This blog is powered by WordPress. My wife’s photography business has a website that I wrote with TextPattern. Other projects that I’m working on include Django and Ruby on Rails. I also use Tumblr for short posts. If I’m a writer, where should I turn for my blogging needs?
Bottom-Line: I’m a guy who likes to try stuff out. When Jon Hicks switched over to Textpattern, I simply had to try it out. When editing WordPress to make it be a CMS stopped feeling right, I turned to web application frameworks like Ruby on Rails and Django. When WordPress seemed too cumbersome for little posts, I began to use Tumblr. Where should a writer turn if he/she wants to blog? Let’s examine them.
h2. Tumblr (my tumblr: sbh.tumblr.com)
Tumblr is one of my favorite little Web 2.0 inventions. Essentially, the creators said: “Look, full-fledged blogging software is a bit too heavy and bloated. Let’s streamline things and make it simple.”
Tumblr accomplishes this task very well:
1. It’s pared down, easy-to-use blogging software.
2. It really pays attention to media, encouraging you to post images, videos, and sounds.
Kudoes to Tumblr for this!
The biggest drawback to Tumblr, in my view, is that it does not (to my knowledge) have a self-hosted version. Because of this, you will always be limited to what the good folks at Tumblr allow you to do.
h2. Web App Frameworks (Ruby on Rails & Django)
If you’re a writer who wants to blog, don’t use these! Ruby on Rails and Django are web application frameworks that are built with coders in mind. If you don’t understand the importance of unit tests, or you can’t tell me what a “migration” means — then these probably aren’t for you.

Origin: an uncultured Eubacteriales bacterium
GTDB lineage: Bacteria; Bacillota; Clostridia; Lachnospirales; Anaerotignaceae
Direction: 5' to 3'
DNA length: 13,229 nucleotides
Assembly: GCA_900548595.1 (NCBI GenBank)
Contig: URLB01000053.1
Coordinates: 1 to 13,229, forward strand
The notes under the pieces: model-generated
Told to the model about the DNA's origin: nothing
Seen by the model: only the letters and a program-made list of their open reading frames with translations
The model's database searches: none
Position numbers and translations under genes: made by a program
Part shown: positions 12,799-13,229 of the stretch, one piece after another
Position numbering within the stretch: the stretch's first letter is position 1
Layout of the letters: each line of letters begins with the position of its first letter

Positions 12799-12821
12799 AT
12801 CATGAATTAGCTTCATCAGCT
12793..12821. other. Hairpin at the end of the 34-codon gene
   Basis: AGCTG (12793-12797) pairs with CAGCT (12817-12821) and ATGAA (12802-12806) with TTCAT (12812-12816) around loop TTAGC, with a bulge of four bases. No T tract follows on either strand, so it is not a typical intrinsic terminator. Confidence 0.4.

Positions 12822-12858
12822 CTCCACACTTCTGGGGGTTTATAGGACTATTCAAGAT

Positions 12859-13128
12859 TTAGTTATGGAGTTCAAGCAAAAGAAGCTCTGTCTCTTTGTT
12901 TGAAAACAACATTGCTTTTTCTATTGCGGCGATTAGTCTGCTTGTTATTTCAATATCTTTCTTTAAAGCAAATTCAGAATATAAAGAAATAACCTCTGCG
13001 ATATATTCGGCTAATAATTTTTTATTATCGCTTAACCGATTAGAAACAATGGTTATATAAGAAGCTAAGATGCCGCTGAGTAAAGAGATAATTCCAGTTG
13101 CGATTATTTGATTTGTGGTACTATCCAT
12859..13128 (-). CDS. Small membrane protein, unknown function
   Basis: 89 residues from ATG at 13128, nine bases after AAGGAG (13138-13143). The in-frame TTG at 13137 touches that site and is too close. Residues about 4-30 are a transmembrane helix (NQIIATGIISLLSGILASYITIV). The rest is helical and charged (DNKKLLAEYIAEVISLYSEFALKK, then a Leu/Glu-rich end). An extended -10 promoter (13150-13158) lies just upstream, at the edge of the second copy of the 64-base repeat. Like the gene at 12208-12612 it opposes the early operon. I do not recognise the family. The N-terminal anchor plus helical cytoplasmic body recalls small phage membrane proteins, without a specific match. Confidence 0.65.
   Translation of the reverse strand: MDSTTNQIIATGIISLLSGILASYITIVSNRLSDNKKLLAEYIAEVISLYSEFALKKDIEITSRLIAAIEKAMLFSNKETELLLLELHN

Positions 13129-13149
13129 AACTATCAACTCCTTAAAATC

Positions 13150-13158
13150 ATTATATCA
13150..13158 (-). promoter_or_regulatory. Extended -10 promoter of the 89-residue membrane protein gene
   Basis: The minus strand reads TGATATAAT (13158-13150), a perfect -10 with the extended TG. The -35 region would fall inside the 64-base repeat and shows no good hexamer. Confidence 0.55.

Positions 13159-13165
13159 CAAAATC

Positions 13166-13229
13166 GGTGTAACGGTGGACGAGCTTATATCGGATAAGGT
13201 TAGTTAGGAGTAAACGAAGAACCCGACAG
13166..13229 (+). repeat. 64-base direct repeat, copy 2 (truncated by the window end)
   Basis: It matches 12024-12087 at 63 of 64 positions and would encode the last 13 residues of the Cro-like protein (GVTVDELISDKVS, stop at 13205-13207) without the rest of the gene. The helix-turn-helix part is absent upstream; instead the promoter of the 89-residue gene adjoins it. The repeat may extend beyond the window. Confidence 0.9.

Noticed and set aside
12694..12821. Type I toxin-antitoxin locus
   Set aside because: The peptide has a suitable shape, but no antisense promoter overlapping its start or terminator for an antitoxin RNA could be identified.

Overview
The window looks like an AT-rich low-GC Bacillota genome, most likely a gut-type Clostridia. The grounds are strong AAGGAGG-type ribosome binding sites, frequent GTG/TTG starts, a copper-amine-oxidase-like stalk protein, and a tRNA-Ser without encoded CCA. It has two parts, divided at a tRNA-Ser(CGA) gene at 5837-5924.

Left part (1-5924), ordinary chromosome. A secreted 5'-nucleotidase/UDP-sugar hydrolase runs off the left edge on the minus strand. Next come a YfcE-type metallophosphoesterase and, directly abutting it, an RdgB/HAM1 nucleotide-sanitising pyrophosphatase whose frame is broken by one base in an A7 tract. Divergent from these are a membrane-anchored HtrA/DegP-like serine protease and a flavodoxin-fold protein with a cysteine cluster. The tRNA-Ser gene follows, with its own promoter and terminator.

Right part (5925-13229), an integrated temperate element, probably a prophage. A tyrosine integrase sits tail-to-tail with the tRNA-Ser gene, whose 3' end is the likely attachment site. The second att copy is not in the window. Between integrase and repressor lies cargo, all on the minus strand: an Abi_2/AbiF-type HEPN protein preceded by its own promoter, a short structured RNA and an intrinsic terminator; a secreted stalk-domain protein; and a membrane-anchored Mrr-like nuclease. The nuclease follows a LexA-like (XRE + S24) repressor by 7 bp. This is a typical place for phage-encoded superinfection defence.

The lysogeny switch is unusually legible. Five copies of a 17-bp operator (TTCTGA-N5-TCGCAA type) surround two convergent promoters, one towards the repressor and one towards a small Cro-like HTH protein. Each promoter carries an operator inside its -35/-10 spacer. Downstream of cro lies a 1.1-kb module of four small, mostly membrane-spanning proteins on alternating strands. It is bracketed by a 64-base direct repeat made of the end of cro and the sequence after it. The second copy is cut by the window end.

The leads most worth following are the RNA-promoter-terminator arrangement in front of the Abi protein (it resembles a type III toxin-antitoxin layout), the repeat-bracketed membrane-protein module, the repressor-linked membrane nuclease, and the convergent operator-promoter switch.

The bonus, however, to using something like this is that you’ve got ultimate control. You write your blog site from the ground up, and that can be fun. But, it can also be a huge headache!
h2. Textpattern (www.acadianimaging.com)
Textpattern is a blogging platform that encourages you to build from the ground up using their templating system. In this way, it’s very much like WordPress, but minus the notion of themes.
When I created acadianimaging.com, I decided to use Textpattern for two reasons:
1. Jon Hicks uses it, and I thought I’d give it a go.
2. I wanted to forget about PHP and WordPress.
Textpattern required absolutely 0 PHP. I purchased a book called Textpattern Solutions, learned the html-like template tags, and I was good to go. The result was a site that, externally, is entirely my own — unlike any other. Internally, however, it has solid design and a good admin user interface.
h2. Blogger? I hardly know her!
I’ve got nothing against these except the lack of control.
Finally, there’s WordPress. WordPress is a full-featured blogging platform. Moreover, it benefits from a positively HUGE user-base that is dedicated to improving it. Trying to find a look that feels like you? Search long enough and you’ll find a Theme that fits your needs. Need your text to do a certain thing, or need some special section to your site? There’s a plugin for it, undoubtedly.
Why not use WordPress?
A few reasons.
1. Personally, I feel like it’s a bit bloated. The latest version, (2.7 as of this writing) features a new admin interface that is, in my opinion, a little cluttered. Sure, it LOOKS much nicer than the previous admin interfaces, but it has too much going on.
2. You may not have the technical know-how to get it up and going. There is a committed user-base, but you still need to be a bit technical to get things going.
3. Because they are everywhere, WordPress themes sometimes feel a bit too cookie-cutter to me.
Which blogging platform do you use?